After a marathon meeting of the Brick Township zoning board that lasted nearly four hours on Wednesday evening, little has been resolved to overcome the legal problem presented by a parking arrangement between two places of worship that is essential to allow the second to open in the building of a former funeral home.
Temple Beth Or, formerly located on Van Zile Road, is seeking to move its now smaller congregation to what was Laurelton Funeral Home, located off Route 70 on Pier Avenue, adjoining a residential community. While places of worship are conditionally permitted uses within the area of the funeral home building, an arrangement to share parking with St. Thomas Lutheran Church across the street presented a “ legal conundrum for civil servants.
Attendance at the council meeting Wednesday night was high, with two to three dozen residents of the surrounding neighborhood, many of whom informally said they opposed the bid, in attendance. Two or three dozen additional members of the temple congregation came as reinforcements.
The funeral home site has approximately 15 parking spaces on its own property. Rabbi Robert Rubin, who is friends with the St. Thomas pastor, made a deal with his colleague to use the St. Thomas parking lot for nominal payment for 20 years. But there are questions about the long-term viability of the lease, the availability of parking and whether the temple can count spaces on a separate property – not officially part of its zoning board application – towards its obligation in under the territory of the canton. use the prescription.
There is also a question as to how many spaces are needed in the first place, with different metrics – number of seats in the proposed temple versus square footage – producing different results. Council engineer Brian Boccanfuso said 85 parking spaces would be needed since the temple could theoretically accommodate 338 people. But a different measure would reduce that to about three dozen places. Another variable is the shrinking temple congregation, with Rubin testifying that despite having 170 members, Friday services draw around 15 worshipers and Saturday services draw between 10 and 15. Some large holy day services draw 50 to 60 worshippers. .
“We don’t have a religious school right now,” Rubin explained, detailing a drop in membership that unfortunately has affected many places of worship in The Brick and beyond, regardless of faith or faith. The denomination. “We only have four students who graduated from pre-high school [age].”
Falling membership and attendance prompted Temple Beth Or to sell its large establishment on Van Zile Road last year. The funeral home property, which would primarily consist of a worship area, a meeting area and one or two small offices, was purchased after a new home was found.
The temple also requires variance relief since the property is not 2 acres in size as required by the ordinance. This, however, is mitigated by the fact that there is a 320-foot wide grass-covered right-of-way between the property and Route 70 that effectively adds a major buffer, fulfilling the spirit – if not the letter – of the by-law. zoning. Jeffrey Carr, a licensed planner hired by Temple Beth Or, testified that since the temple would adjoin another religious use, the area requirement is functionally improved.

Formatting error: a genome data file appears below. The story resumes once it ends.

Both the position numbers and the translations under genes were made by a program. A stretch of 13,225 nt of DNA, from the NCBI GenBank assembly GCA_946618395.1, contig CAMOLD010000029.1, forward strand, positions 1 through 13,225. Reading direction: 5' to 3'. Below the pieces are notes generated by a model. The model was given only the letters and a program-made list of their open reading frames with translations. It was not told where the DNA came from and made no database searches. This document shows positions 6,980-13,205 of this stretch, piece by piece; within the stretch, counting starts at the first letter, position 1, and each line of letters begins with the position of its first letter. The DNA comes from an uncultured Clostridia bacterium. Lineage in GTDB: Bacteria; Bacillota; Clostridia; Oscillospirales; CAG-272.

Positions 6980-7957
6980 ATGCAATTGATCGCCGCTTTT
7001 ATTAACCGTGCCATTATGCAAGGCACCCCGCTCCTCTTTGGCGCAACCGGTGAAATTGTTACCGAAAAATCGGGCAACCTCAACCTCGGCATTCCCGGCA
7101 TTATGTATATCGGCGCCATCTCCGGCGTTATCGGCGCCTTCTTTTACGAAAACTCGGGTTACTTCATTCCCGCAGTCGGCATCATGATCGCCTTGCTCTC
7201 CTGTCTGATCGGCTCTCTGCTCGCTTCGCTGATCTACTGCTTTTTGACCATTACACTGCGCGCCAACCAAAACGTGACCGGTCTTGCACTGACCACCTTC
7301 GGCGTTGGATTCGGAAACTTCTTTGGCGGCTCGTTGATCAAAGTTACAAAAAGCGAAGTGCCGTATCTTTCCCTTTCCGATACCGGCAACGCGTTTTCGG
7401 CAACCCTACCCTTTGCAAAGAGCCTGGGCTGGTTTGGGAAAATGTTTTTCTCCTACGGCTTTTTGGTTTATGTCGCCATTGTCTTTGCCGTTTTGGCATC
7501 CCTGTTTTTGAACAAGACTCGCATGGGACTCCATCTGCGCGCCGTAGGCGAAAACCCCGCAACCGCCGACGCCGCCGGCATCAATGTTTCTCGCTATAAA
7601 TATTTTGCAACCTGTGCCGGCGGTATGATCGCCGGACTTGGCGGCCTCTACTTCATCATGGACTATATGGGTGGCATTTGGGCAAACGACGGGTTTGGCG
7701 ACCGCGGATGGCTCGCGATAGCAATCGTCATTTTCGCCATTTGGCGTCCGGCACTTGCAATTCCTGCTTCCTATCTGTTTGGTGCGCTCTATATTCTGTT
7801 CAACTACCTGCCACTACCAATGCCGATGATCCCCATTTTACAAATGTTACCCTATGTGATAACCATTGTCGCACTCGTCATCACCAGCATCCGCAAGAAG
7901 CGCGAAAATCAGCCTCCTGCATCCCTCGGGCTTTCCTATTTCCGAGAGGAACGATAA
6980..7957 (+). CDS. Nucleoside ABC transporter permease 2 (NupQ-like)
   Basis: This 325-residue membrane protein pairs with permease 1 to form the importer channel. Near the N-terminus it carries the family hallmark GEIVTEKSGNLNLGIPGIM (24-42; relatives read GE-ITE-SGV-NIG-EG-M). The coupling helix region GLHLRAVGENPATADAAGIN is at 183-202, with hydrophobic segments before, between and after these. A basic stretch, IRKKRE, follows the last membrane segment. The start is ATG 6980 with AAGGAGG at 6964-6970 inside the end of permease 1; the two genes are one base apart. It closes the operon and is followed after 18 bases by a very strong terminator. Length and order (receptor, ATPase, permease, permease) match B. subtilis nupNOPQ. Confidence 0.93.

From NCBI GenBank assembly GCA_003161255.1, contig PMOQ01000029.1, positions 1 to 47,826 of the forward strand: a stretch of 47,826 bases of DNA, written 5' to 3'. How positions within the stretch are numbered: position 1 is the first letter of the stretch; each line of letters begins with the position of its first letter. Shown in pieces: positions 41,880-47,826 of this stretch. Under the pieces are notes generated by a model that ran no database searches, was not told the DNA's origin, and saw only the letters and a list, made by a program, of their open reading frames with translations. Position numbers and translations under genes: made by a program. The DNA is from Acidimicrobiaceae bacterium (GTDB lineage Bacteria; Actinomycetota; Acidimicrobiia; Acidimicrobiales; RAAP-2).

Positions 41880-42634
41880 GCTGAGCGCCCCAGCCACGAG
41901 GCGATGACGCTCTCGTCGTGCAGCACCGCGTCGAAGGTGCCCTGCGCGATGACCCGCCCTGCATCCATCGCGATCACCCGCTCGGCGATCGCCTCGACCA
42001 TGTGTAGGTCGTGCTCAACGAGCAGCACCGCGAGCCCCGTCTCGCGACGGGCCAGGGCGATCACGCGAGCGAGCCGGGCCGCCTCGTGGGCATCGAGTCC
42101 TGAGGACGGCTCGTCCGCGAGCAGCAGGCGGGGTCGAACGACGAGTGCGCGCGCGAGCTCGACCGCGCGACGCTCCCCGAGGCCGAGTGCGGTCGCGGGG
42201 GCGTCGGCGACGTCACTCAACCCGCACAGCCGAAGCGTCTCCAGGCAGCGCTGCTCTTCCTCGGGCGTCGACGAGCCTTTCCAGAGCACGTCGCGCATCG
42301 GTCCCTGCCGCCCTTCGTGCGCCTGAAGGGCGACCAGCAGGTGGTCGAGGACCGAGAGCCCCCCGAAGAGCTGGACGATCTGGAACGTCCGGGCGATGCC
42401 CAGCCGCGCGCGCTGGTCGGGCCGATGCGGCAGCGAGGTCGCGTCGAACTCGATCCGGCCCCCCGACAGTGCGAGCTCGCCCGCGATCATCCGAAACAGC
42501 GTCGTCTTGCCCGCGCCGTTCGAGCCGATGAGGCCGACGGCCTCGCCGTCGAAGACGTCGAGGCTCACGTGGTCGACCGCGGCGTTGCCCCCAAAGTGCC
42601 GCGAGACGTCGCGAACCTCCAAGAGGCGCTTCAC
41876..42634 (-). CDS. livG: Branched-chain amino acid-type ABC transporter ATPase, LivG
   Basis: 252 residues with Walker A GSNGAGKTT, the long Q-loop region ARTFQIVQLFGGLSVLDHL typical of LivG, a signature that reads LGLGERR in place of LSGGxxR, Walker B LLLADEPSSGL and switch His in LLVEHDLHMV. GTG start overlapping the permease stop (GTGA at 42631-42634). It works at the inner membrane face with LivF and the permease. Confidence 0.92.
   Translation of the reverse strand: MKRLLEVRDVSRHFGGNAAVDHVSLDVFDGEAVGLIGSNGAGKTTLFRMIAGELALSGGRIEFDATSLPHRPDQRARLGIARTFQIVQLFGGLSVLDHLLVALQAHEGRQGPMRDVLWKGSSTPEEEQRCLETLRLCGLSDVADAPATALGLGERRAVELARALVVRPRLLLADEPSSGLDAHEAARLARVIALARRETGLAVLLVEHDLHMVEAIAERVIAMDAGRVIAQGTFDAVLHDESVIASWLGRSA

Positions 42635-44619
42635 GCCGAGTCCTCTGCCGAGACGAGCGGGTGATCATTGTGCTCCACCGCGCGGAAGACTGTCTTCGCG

“For lack of a better term, that makes it a compound,” Carr said, referring to St. Thomas’ presence. “It’s a religious facility – two places of worship that share amenities.”
The temple would also plant additional trees and install curbs and sidewalks, said John Jackson, an attorney for the congregation.
The crux of the problem eventually came back to parking. While the 20-year lease between Temple Beth Or and St. Thomas would help meet the parking requirement, the Lutheran church is not a party to the claim before the council. The church pastor, however, was physically present to give a testimony of support. Still, council attorney Anne Marie Rizzuto raised several legal issues with the arrangement, including questions about what would happen if St. Thomas itself were to close at some point, or if ownership of the parking lot was sold to a new owner.
Jackson said the lease secures the temple’s access to the property for 20 years, and the agreement could be registered with the county clerk’s office to ensure a title search would show the active lease, which would have to be maintained if the property was ever sold. But Rizzuto wondered if there would be a cure for the parking requirement if for some reason the spaces were lost.
“You would have a fight on your hands,” she told board members, predicting a round of litigation that would no doubt take into consideration the fact that a place of worship is considered by most courts as an inherently beneficial use for a community, thereby creating an extremely high bar situation that would need to be met in order to effectively close the facility due to a parking requirement. “It’s risky to determine whether you can enforce compliance in five years or in ten years. Suffice to say, it’s not an easy answer.
As testimony dragged on until the fourth hour of the night, Council President David Chadwick said the case should be adjourned. Another council member requested that a certified traffic engineer testify at a future hearing.
“I’m starting to feel like we have an enigma,” Chadwick said. “It is a very important matter. There are a lot of issues that we have to deal with.”
Chadwick said he hoped more clarity on the legality of the parking agreement could be shared at the next meeting.
The matter will return to council on Wednesday, October 12 at 7 p.m. at the Township Municipal Complex.